This is not so much a practical problem as an ideological one. Of course, practical solutions will be adopted but they are often at odds with the prevailing social, political and economic philosophy (ideology) of the time, which now is liberalism. While this was an idea of the Enlightenment, it became a social, political and economic reality with the American Revolution and the founding of the US. Since then it has become the dominant ideology globally.

Humans act out of perceived interest but many of them also feel compelled to justify their behavior based on a rationale as if to prove that humans are indeed rational animals. But evoking ideals prematurely also draws forth those ideals from ideas to reality, albeit often only gradually, in fits and starts.

It is very difficult to rationalize factors involving culture and institutions in terms of invariance, since society is a complex system. But owing to emergence a society can develop its ideals as realities.

A fundamental challenge is that individuals are unequal in temperament, disposition, aptitude, ability, endowment endurance, resolve, grit, luck, etc., but the Golden Rule underlies the ethics of most cultures.

The Golden Rule assumes universality of human nature so in this sense individuals are not unique but the same in nature. This is the foundation not only of ethics but also of equality before the law where the rule of law prevails rather than the rule of men.

The challenge is developing an ideology whose norms, values, principles,and criteria are consistent with practice, or admitting that principle and practice are inconsistent and incompatible, and often conflict.

Then the question becomes when this is the result of an adjustment that is principled as well as pragmatic, and what implications this has for the ideology. For example, if it is held that adjustment of principle to practice must be made at least on occasion, who decides when and how? Are these decisions subject to capture?

This opens up a whole can of worms that historically has ended in power struggles among competing interests. Is civilization just a veil over the law of the jungle that is imposed by power elites?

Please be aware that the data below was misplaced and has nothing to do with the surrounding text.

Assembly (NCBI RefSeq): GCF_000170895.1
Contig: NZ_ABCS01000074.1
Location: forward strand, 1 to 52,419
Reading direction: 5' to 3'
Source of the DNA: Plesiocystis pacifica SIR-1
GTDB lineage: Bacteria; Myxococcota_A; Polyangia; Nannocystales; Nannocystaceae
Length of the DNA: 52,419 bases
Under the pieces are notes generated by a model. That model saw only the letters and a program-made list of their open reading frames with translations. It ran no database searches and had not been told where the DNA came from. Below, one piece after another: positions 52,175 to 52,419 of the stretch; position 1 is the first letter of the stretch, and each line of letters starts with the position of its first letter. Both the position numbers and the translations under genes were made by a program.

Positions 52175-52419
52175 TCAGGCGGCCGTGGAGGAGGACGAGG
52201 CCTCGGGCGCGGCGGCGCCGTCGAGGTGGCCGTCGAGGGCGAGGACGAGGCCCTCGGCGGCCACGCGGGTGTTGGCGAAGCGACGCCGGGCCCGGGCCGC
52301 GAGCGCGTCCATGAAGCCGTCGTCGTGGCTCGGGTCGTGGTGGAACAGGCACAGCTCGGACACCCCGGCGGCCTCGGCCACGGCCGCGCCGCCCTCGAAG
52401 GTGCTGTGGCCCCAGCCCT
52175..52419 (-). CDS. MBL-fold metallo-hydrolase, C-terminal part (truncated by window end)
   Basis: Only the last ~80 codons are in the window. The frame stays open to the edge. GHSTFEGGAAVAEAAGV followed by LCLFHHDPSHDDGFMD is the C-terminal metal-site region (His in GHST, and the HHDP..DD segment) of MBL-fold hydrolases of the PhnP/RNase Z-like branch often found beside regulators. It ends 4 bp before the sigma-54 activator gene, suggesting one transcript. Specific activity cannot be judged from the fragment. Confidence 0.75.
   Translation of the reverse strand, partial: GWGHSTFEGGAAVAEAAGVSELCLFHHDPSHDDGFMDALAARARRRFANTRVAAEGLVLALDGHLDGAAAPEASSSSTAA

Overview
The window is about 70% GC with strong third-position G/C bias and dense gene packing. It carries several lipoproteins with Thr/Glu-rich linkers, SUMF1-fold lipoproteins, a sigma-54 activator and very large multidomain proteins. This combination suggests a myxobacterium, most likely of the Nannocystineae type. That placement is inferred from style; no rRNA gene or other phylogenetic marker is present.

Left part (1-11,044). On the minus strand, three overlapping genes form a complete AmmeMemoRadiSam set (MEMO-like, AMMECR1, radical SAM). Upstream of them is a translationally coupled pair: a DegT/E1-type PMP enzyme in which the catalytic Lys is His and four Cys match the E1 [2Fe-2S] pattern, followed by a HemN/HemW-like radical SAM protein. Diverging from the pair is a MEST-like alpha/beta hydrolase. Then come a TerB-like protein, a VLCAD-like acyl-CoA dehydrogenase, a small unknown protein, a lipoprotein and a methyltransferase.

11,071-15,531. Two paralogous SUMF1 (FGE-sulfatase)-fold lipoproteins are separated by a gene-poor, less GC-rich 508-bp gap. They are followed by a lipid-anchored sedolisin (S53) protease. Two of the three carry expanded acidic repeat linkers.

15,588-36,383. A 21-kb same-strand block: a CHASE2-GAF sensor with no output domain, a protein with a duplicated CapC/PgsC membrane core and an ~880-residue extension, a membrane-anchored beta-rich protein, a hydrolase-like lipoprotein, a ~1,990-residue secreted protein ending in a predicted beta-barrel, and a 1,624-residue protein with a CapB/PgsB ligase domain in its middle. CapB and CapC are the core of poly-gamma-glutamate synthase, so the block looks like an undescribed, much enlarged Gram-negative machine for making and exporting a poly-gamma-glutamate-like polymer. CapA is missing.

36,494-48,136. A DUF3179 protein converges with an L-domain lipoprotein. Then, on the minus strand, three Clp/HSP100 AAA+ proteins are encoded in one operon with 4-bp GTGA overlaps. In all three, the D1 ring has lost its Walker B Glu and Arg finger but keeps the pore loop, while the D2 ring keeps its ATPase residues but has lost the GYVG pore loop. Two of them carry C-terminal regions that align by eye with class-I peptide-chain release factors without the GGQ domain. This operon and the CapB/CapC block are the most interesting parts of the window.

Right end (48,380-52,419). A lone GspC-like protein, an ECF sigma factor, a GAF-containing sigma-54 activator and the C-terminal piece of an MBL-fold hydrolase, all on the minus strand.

Are we facing up to this, or sweeping it under the rug?

Bob said...

And I thought this would be an article on how getting rid of wage labour might give workers an incentive to become more productive. Alternative methods of renumeration are good for business.

Tom Hickey said...

Bob, there are innumerable ways to structure a viable economy as economic anthropology and history show. As Neil points out, the viability of any system or policy is context-dependent and there are many non-economic factors that are determinative.

Moreover, many people are a lot less "rational" that is presumed, acting on the basis of non-economic factors, such as values and traditions, against economic benefits. This is a global problem in the age of globalization.

Complicating the challenge is that the popular mindset or level of collective consciousness is usually lags the cutting edge of knowledge by at least a century, so what is possible theoretically is not possible practically. And this is in developed countries. The gap is wider in less developed and educated.

Calgacus said...

Tom: IMHO, he is very close, but no cigar; some of Ellerman's thinking is more confused than what he is criticizing. This is clearer in another similar paper he wrote; I'll see if I can find it. The idea of horrendous inalienable right violation by selling a portion of your life is sweeping things under the rug rather than facing up to them. It ignores the essential nature of money as a social relation- which demonstrates that there simply isn't any other way to cooperate, to divide labor. Getting rid of wage labor always means getting rid of wages - but keeping the laboring by excluded, invisible lesser people. In short - this idea, Ellerman, is wrong in principle, not just in practice.

Ellerman's proposal (like Richard Wolff's) is some sort of worker self-management of enterprises. But like a fish unable to see water, the biggest and most important enterprise is not seen - the monetary production society as a whole, the worker co-op called "a nation" - which uses the relationship called money to organize economic activity. And he ignores that the smaller scale enterprises will, must use some sort of credit-debt relation, money in potential at least, to cooperate, to organize their activities.

People with a decent job at a decent wage have the most important kind of decision-making, managerial authority in this monetary production economy. They can decide to eat, to have a home, etc and use their money to make the society labor for them, at their behest.

Sure, it is nice and I am all for it to have the sub-units of society be organized sanely, as worker co-ops. But "Our government is the potent, the omnipresent teacher. For good or for ill, it teaches the whole people by its example. " If the state, by finally adopting a real JG, stops committing the insane crime of unemployment, the rest follows. A "capitalist" enterprise even organized just as today, which Ellerman would consider inalienable-right-violating, but embedded in a society with a real JG is a very different thing from the current reality of pure capitalist ahole-ocracy.

Bob said...

Tom: alternatives to wages are practical right now, in the existing economy.